Striking a fresh idea in children’s programming is as difficult as escaping a raging troll with only your wits, your kindness, and a sketchbook. Netflix’s Hilda manages to do both.
Created by British graphic novelist Luke Pearson, Hilda is a blue-haired girl with a penchant for adventure. Pearson took inspiration from Nordic folklore and created a cohesive and immersive experience for readers (and now viewers) of all ages. Netflix’s Hilda doesn’t stray far from its source material, but augments it with vibrant animation and a lo-fi electronic soundtrack.
As we watch Hilda’s adventures through the wilderness and into the heart of the local metropolis, Trolberg, we encounter characters and storylines proving that there is always more to things than meets the eye. Hilda’s ability to discern what’s under the surface becomes her greatest strength and the source of her courage in the face of danger.
We first meet Hilda (voiced by Bella Ramsey) exploring the wilderness surrounding her home, where she lives with her mother and faithful deerfox, Twig. As she wanders far from her house, she stumbles upon a strangely misshapen rock and identifies it as a troll. She fastens a bell to its nose to warn her when it starts to move, and sits down to sketch. Lost in her drawing, she doesn’t notice the sun go down until the bell rings.
What follows is a mad dash back to her home with the troll in hot pursuit. Just as she reaches the glow of home the troll catches up to her. It’s then that Hilda sees that he is in distress due to the bell on his nose. After she removes the bell, the troll grabs her and opens its mouth as if to eat her ... and instead gives her back her sketchbook, which it had been holding on its tongue.
As the troll stomps off, Hilda says, “Well, that was pretty traumatic, but such is the life of an adventurer.”
These first few minutes of the series establish recurring themes: that the world is often wondrous and dangerous at the same time; that first impressions are often misunderstood; and most importantly, that empathy breeds courage. Hilda continually places its protagonist and her friends in the shoes of the creatures who are supposedly dangerous or even deadly. Armed then with understanding, Hilda responds with courage.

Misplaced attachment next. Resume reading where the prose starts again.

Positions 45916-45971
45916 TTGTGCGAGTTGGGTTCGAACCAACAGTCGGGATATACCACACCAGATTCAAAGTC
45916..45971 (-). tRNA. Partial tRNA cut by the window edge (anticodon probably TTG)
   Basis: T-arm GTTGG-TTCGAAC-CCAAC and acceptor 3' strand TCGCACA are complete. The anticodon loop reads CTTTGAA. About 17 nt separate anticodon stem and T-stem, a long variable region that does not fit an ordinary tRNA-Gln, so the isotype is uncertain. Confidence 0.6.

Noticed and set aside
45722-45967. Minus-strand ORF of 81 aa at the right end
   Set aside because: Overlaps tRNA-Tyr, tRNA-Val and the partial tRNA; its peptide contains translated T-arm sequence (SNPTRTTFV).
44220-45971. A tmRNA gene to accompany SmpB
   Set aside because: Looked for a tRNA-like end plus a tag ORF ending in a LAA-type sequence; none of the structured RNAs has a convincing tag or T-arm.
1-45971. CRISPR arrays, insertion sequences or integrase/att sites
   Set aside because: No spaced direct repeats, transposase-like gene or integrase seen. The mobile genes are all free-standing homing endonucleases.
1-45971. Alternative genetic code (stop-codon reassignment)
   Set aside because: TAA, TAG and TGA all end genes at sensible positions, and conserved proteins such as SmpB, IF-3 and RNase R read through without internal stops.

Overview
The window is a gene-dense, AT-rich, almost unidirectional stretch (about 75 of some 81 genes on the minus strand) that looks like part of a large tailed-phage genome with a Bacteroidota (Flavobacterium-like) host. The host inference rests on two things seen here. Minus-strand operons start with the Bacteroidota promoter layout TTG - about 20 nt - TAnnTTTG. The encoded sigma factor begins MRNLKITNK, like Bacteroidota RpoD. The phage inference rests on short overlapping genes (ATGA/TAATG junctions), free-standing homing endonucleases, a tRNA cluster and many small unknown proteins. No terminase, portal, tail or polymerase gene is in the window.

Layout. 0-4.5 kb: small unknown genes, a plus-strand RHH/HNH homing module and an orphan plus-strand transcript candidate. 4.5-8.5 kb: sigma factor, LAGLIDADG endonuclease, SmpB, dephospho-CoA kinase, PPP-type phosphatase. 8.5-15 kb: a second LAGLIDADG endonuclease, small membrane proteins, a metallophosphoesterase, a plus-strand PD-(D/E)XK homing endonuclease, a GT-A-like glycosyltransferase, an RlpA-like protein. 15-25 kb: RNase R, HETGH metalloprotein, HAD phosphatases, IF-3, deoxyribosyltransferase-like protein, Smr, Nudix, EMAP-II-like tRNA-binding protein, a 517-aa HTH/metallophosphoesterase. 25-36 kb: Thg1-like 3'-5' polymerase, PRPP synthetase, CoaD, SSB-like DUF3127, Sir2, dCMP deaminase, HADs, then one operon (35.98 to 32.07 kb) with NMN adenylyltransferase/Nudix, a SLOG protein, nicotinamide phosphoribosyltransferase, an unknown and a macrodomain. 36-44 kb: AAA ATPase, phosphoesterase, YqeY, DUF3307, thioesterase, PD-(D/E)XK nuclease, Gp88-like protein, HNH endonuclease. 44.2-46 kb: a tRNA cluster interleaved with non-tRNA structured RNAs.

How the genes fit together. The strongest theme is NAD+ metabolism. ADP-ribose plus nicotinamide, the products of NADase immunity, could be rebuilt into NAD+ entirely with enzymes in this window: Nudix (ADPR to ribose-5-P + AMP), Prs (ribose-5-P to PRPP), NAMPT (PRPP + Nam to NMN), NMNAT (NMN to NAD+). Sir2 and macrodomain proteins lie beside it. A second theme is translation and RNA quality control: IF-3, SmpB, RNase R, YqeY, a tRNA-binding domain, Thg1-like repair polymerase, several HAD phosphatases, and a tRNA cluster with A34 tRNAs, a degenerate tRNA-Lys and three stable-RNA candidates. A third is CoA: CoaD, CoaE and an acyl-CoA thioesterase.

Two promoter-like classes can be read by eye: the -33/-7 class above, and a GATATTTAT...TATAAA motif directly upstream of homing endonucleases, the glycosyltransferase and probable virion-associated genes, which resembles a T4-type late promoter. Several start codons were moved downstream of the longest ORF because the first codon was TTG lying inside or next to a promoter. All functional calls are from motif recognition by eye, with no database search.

Empathy is the ability to understand and subsequently share the feelings of another. It is a primary attribute of biblical love, which is patient and kind. As the Apostle Paul wrote, “Love is patient, love is kind. It does not envy, it does not boast, it is not proud. It does not dishonor others, it is not self-seeking, it is not easily angered, it keeps no record of wrongs. Love does not delight in evil but rejoices with the truth. It always protects, always trusts, always hopes, always perseveres.”
Hilda’s ability to discern what’s under the surface becomes her greatest strength.
Hilda is not flawless, by any means. She is often stubborn and impetuous. She lashes out at her friends. In one episode, she accidentally causes them to lose their souls when she doesn’t read the fine print of a spell. But as the series progresses and she grows in empathy toward others, she begins to demonstrate love by placing their best interests over her own personal safety.